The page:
"I'm shocked, shocked!, to find that gambling is going on in here!"
Princeton University has honored and revered Woodrow Wilson, Class of 1879. He was born in Virginia in 1856, was Princeton's President 1902-1910, was President of the United States 1913-1920, and died in 1924. (Trivia question, what was Woodrow Wilson's middle name?) The Wilson School of Public and International Affairs is revered worldwide and was Princeton's only selective major when I was there as a member of the Class of 1978. I lived in Wilson College, one of the residential communities. Wilson's name is just about everywhere.
Historically, Wilson was a Democrat and is associated with the Progressive movement. He openly rejected the traditional values in the Declaration of Independence and the Constitution of the United States declaring them "obsolete."
Recently, there has been a furor that revered Princeton hero Woodrow Wilson was a racist, in particular that he didn't like Negroes (as Blacks and African Americans were called in his time). I think it's worth a moment to reflect not on his racial attitudes but on the notion that they're a surprise to anybody with a high school diploma, not to mention an Ivy-League-college education.
In 1854, two years before Presidents Wilson was born, the Democratic-Republican party split into the Democratic Party pushing to extend slavery in the United States and the abolitionist Republican Party opposing slavery entirely. A bloody war was fought over the race-slavery issue with the Republicans winning in 1865. What ensued from that conflict in the Democratic Party were Jim Crow laws to keep Blacks segregated and an underground organization called the White Knights of the Ku Klux Klan. Both of these were vehemently racist and both were fundamental parts of Wilson's Democratic Party and fundamental parts of the Democrat-Republican difference. From 1854 through 1912, it was all about race.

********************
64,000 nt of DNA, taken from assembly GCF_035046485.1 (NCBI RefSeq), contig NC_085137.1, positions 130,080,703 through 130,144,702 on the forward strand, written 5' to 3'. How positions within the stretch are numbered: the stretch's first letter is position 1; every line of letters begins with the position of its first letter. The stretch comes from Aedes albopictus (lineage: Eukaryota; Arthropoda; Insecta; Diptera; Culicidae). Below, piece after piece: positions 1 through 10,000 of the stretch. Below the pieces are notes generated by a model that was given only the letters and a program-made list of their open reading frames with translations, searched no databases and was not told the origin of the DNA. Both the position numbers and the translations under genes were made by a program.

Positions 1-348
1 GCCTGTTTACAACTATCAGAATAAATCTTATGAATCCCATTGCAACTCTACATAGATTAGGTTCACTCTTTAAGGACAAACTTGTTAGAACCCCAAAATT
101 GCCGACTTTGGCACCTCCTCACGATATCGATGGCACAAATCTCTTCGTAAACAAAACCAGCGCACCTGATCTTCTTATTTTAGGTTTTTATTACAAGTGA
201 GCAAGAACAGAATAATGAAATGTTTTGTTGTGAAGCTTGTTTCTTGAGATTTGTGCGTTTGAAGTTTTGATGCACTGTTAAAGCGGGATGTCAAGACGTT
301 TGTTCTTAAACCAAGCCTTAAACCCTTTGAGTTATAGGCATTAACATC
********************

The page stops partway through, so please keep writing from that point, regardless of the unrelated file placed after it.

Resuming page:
Princeton University was no haven for Blacks at that time. It wasn't until 1942 that Princeton admitted its first Black students.
The left-wing Democrats formed a new movement during Wilson's time in the White House, the belief that Science should be an important part of public policy. The science-in-politics of the day was called "eugenics." In its noble form, it was a quest to produce better human beings through selective breeding. The dark side of eugenics was a quest to remove "imbeciles" (Blacks mostly) from the population through forced contraception and sterilization. In 1920 Margaret Sanger formed the Planned Parenthood organization to carry out the mission of forced contraception of Blacks. This was part of the Progressive political views that Wilson actively promoted.
So what racial view do we expect of a political figure in a party that promoted slavery and forced segregation, suppressed Blacks both politically and violently, and created a scientific mission to breed Blacks out of the population? I believe anybody other than a racist person would have been vehemently repelled by those views.
So Wilson was racist and I think it's obvious he had to be racist. Does that make him a bad person? Was widely-admired folk-singer Pete Seeger a bad person for supporting Stalin, Hitler, and Ho Chi Minh? That's a decision for another place and another time, but the realization that Woodrow Wilson had less-than-pure thoughts on the subject of Black people in America can't possibly surprise anybody who is paying attention.